Life Is Strange: Before the Storm’s Ending Points Out that Everybody Lies, But We Don’t Have To

"We are monsters."

Warning: This article contains spoilers for the ending of the original Life Is Strange, and hella spoilers for the entirety of Before the Storm.

The coolest part about Dontnod’s Life Is Strange was how polarizing the game’s final decision seemed to be. When the episode was released, the fanbase was split right down the middle with regards to the ‘bay or bae’ choice. Sacrifice Chloe, and you’ll save the town from the storm. Or you could sacrifice Arcadia Bay, let the storm destroy everything, then run away with Chloe. There are plenty of arguments to be made for justifying either side, but one thing was clear: it was no easy decision because of just how attached players had become to Chloe by that point in the story.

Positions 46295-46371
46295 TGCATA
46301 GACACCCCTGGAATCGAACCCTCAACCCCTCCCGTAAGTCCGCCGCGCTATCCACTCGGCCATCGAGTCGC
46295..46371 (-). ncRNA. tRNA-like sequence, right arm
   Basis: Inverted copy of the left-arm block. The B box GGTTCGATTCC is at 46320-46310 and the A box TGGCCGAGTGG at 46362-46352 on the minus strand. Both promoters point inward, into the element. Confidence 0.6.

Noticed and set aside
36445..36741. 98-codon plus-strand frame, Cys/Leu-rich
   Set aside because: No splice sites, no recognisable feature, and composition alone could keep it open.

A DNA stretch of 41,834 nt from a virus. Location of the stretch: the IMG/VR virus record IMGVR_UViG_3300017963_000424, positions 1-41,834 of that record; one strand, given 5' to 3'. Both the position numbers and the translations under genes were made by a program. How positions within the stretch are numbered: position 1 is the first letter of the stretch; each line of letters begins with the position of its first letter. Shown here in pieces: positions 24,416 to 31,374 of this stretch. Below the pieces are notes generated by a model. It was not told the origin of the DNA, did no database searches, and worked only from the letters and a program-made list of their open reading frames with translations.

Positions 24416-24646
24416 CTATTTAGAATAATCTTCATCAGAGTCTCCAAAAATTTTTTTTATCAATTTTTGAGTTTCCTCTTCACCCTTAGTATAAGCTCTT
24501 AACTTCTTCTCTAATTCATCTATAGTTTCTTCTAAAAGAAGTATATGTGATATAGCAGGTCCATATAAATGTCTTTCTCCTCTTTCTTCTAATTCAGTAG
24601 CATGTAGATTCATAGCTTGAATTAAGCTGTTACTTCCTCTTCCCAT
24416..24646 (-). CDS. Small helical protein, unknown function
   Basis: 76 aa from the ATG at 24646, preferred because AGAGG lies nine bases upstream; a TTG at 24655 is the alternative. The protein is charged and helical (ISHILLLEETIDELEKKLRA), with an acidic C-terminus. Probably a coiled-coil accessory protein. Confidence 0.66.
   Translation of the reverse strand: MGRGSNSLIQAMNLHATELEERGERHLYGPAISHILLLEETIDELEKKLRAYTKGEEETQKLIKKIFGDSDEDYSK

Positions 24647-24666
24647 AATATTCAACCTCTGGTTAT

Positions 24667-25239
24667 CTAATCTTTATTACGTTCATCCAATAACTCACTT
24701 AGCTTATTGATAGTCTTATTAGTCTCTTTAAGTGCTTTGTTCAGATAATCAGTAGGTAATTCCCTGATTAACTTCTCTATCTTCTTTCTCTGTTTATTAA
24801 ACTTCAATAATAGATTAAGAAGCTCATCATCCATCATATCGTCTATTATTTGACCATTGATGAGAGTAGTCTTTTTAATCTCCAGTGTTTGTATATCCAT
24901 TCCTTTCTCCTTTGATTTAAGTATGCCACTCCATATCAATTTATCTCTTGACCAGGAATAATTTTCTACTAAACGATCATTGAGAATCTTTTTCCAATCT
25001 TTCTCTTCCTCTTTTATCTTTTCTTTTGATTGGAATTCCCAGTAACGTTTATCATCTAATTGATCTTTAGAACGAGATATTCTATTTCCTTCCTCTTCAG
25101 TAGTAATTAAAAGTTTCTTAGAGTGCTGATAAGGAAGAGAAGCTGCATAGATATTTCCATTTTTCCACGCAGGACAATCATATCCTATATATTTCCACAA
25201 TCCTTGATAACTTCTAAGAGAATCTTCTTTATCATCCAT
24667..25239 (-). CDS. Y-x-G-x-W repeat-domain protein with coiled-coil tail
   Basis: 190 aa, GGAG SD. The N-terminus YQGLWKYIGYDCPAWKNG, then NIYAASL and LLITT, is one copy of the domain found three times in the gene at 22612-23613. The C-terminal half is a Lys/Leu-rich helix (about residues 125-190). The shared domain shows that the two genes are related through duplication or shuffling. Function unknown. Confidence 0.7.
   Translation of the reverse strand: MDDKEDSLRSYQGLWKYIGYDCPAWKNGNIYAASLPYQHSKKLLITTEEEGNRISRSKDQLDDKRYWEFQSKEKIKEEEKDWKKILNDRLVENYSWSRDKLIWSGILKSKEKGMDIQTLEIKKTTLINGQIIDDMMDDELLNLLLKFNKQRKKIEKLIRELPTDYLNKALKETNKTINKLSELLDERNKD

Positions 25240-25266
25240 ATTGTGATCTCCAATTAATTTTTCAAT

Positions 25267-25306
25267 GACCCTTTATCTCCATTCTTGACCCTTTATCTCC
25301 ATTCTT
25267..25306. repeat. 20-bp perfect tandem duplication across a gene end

In Before the Storm, even without the threat of impending doom, developer Deck Nine has managed to capture that same degree of emotional brevity and gravitas with the game’s final decision. But with a key difference: there is only one correct choice. Even if the post-game player stats beg to argue otherwise.

As a prequel to the original series, Before the Storm had a lot to prove. Given that players already knew the fate of Rachel Amber, the tragic enigma, it was important that Deck Nine provided a reason to care about her and her story. Throughout the series, it quickly becomes clear what the ‘gimmick’ is in Before the Storm. As long as the story succeeds in making the player forget about what they know from Life Is Strange, even if it’s just for a little while, then the game’s done its job. The idea here is to paint Rachel Amber as a personality that’s charming and enticing, but not completely knowable at the same time.